Over half of the driving must be work related and you must keep driving log. If you really get a car, not van, you can only drive work related trips to keep the VAT deduction possibility. I would suggest that you pay for accountant and ask for their professional opinion, before doing any acquisitions.
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ajdias
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Re: Toiminimi taxation - business case

Post by ajdias » Wed Jun 16, 2021 10:20 am

1) That's how it should work. However...

2) You cannot deduct an expense like a car over a single year. You prob should have an accountant advise you, like Upphew said. If you want to educate yourself Ukko has a series of articles explaining TMI taxation in simple language, like Km deductions or travel compensation.

3)Yes, IIRC there's a small % that is not taxed. Vero will calculate these for you.

FinlandGirl
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Re: Toiminimi taxation - business case

Post by FinlandGirl » Wed Jun 16, 2021 1:02 pm

Ohuet wrote:
Tue Jun 15, 2021 10:38 pm
Toiminimi entrepreneurs get trade income but what is taxable?

Let’s assume you make 5000+24% vat = 6200 a month, or 74400 per year (60k + 14400 vat)

For example, you need a car for 62000 (incl 24% VAT: 50k+12k vat) to go to your client, so you buy it.

Also, you have spent 5500 (incl 10% VAT: 5k + 500 vat) on groceries at Prisma to cook your business lunches.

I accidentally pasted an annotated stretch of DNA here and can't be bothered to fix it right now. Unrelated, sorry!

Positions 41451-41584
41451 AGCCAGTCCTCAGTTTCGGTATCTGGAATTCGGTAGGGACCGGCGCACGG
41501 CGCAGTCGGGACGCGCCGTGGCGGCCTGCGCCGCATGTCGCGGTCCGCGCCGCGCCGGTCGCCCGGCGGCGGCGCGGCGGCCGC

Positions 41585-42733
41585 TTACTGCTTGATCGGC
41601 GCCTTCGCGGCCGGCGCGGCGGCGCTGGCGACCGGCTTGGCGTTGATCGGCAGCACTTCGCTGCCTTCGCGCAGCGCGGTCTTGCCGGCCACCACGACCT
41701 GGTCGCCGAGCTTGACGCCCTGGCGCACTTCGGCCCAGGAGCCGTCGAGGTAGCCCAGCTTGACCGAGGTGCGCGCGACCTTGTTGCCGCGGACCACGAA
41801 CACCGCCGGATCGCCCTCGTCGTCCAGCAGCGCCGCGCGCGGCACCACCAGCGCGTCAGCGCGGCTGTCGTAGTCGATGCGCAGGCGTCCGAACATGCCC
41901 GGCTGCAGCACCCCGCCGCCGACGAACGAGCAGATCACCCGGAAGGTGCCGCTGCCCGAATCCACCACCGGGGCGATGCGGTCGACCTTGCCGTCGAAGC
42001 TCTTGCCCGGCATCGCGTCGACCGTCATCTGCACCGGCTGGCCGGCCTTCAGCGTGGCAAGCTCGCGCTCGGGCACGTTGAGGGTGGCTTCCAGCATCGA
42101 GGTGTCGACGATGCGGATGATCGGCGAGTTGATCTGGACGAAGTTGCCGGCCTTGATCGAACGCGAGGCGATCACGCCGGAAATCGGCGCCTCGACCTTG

So is the below correct?

1) you collected 14400 vat from your invoices but you have bought a car and groceries relating to your business where you spent 12500 vat, so the amount you owe to the tax office is 14400-12500=1900

2) your trade income (excluding vat) is 60000 gained in revenues - 50000 car business expense - 5000 groceries business expense = 5000 taxable trade income.
Normal living expenses like lunch are not business expenses.

The full price of the car can be deprecated over 4(?) years.

The result is more like
60000 revenue - 12500 annual deprecation for the car = 47500 taxable profit

This assumes the car is used only for the business, without personal use of the car.

62000 is quite expensive for a car just for getting to a client, Vero might ask later whether such an expensive car was really necessary.
Upphew wrote:
Wed Jun 16, 2021 9:36 am
I would suggest that you pay for accountant and ask for their professional opinion
Full agreement on that.

betelgeuse
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Re: Toiminimi taxation - business case

Post by betelgeuse » Wed Jun 16, 2021 9:33 pm

FinlandGirl wrote:
Wed Jun 16, 2021 1:02 pm
The full price of the car can be deprecated over 4(?) years.